Thanks allanJ
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Old 02-09-2013, 01:00 AM   #25
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Trailer Trash Main Power Problems


Can't post the rest of the photos until I get the girls number blurred off of it.

Anyways, it totally turned out that the breaker was pulling off a 30 amp that was only giving it like two or three.

I know the tester is cheap.. get over it.
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Old 02-09-2013, 06:49 AM   #26
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Just proves you should not be doing this. And electrician could have turned the breaker off and checked out those receptacles.

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Old 02-09-2013, 06:52 AM   #27
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Trailer Trash Main Power Problems


Did you try testing the receptacle with that breaker to the right on? That receptacle to the left is a 240v receptacle. And I am betting one side of that receptacle is on that breaker that is off.

The receptacle on the right won't work till you turn that GFCI breaker on.

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Old 02-09-2013, 08:29 AM   #28
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When a receptacle delivers full voltage for a small number of amperes and low voltage when you try to draw more amperes, it is not due to the amperes rating of a fuse or circuit breaker. Rather there is a bad connection somewhere, anywhere from inside the breaker to the inside the receptacle inclusive. The bad connection will get hotter the more amperes you try to draw. If it is indoors, it can start a fire. You can turn off the power and open up the outlet box and check for loose screw connections notably if that felt hot to the touch.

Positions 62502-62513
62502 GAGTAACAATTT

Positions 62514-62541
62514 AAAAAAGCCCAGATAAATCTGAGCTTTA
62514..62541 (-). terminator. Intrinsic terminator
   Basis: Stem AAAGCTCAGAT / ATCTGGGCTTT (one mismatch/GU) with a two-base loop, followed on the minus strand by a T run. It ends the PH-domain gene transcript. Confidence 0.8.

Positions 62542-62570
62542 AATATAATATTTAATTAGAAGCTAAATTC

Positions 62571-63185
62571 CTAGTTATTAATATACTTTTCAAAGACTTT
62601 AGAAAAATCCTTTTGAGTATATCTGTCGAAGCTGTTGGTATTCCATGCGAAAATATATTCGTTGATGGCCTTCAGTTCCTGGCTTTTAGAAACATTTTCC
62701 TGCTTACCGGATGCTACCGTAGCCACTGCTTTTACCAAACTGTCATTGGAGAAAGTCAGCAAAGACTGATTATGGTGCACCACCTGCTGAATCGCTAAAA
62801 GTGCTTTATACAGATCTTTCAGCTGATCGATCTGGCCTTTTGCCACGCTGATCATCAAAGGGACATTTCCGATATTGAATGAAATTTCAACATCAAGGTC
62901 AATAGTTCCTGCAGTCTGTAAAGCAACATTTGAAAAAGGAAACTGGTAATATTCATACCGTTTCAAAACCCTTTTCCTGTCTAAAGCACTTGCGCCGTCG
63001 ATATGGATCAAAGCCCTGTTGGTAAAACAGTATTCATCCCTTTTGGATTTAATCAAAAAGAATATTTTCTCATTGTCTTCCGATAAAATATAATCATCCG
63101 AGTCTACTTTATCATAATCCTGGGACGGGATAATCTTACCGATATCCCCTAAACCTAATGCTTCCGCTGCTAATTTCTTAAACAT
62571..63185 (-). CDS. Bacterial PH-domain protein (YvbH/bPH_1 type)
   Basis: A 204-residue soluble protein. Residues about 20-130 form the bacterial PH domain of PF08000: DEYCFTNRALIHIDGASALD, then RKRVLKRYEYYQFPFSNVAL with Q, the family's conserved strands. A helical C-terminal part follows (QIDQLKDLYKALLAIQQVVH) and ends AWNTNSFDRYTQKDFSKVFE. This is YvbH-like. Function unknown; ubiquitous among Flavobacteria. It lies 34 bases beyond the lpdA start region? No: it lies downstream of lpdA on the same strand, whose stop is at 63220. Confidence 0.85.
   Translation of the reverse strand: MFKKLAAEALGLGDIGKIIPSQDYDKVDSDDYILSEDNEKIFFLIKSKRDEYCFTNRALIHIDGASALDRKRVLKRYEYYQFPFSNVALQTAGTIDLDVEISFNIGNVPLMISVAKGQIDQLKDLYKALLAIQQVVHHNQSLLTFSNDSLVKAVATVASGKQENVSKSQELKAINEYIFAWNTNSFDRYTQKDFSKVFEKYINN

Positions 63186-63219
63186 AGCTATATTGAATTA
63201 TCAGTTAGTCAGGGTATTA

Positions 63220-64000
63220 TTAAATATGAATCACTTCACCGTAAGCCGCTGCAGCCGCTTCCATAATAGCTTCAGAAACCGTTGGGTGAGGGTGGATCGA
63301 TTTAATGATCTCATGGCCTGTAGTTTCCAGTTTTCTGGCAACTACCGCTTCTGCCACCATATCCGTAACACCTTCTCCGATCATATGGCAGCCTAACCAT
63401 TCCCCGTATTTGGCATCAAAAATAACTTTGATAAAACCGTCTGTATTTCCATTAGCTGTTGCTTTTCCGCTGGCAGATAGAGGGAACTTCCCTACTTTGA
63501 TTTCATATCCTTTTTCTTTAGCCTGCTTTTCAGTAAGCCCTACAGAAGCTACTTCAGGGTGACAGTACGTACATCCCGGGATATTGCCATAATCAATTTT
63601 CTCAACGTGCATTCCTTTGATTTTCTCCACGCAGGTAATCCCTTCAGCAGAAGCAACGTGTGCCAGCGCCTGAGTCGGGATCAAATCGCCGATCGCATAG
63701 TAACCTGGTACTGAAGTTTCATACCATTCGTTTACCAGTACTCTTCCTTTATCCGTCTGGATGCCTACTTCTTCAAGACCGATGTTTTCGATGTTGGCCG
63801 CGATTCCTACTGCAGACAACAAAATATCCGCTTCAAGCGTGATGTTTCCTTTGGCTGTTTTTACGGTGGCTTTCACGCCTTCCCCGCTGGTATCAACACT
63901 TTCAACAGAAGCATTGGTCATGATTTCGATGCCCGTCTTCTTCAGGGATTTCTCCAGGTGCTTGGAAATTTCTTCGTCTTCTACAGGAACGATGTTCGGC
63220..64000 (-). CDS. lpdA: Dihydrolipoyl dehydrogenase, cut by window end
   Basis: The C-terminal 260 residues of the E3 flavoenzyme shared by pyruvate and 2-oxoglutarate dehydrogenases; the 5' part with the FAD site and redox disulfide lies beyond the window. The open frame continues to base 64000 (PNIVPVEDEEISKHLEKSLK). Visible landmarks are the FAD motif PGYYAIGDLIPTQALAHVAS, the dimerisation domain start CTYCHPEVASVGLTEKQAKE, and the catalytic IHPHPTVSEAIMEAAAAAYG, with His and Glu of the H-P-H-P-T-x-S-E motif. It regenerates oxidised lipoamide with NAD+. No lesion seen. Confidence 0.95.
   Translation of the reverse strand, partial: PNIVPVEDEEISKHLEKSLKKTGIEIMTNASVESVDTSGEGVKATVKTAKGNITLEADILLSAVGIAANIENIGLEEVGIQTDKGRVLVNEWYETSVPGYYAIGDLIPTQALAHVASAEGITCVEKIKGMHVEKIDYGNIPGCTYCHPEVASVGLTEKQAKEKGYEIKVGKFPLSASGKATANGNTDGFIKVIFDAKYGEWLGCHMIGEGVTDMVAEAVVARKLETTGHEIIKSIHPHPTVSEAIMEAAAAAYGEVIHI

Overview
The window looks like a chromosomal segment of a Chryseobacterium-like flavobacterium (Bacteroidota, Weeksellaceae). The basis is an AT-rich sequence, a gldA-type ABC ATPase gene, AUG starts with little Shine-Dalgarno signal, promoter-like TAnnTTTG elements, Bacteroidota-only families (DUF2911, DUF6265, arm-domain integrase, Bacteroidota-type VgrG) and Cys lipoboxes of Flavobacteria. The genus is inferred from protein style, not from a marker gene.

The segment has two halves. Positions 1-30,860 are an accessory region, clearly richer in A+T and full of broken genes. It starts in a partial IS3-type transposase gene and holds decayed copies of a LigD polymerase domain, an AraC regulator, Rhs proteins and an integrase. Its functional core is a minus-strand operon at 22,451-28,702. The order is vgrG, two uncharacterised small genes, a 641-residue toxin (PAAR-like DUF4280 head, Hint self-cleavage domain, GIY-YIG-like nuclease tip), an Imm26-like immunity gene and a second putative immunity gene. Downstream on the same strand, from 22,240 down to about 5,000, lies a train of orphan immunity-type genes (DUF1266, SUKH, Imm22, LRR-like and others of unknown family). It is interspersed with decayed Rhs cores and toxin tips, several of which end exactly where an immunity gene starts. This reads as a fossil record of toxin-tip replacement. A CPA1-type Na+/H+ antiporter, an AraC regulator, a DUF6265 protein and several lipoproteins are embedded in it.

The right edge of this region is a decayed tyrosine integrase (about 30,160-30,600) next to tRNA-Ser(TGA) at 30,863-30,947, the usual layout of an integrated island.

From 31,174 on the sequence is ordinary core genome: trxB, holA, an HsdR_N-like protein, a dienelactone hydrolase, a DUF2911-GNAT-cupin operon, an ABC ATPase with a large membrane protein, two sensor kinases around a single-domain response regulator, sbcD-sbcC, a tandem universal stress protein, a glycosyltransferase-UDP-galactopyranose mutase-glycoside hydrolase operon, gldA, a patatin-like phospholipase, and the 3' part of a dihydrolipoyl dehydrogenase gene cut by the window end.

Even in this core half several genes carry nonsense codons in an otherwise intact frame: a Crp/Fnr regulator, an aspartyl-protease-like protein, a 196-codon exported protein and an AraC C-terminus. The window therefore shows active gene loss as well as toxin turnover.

Sometimes woodchucks or other animals chew an underground cable, or the plastic insulation biodegrades by itself. Aluminum wire left exposed to moisture can corrode surprisingly fast, and underground it can turn into a whitish paste that may conduct a few amperes with little ill effect. Shortly thereafter (faster under use and load and heating) the paste commingles with the earth and the connection breaks altogether. (The earth above the break will probably not erupt as if a land mine was buried there.)

The most likely place for a breaker loose connection is underneath where it clips onto the fin (stab) that is live. Should that fin or nearby fins get deformed from prolonged overheating, the affected breaker slot(s) as well as the breaker(s) will become unusable.

Power plugs might also have loose connections, usually caused by tugging on the cord. This will also cause overheating, and can damage the receptacle it is plugged into.
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Last edited by AllanJ; 02-09-2013 at 08:41 AM.
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Old 02-09-2013, 08:34 AM   #29
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Trailer Trash Main Power Problems


I'm pretty much done with this thread, but I have to point out the professional meter the OP is using.
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Old 02-09-2013, 08:50 AM   #30
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Is the power plug for the trailer cord the original plug, or did you or someone substitute a different plug to fit the receptacle?

A 120 volt only appliance or device or light or trailer may not be plugged into a 240 volt only receptacle. The ground wire (equipment grounding conductor) or ground pin of a plug or ground slot on a receptacle may not be used as a neutral to obtain 120 volts with.

You will be confused if you tried to use ground of the large receptacle as a neutral and there was a defect in the grounding (EGC, etc.) and the 120 volt receptacle next to it was working correctly with proper hot and neutral.

You need to have a voltmeter (or multimeter) to be sure that voltages are correct. Just a neon test light is not good enough.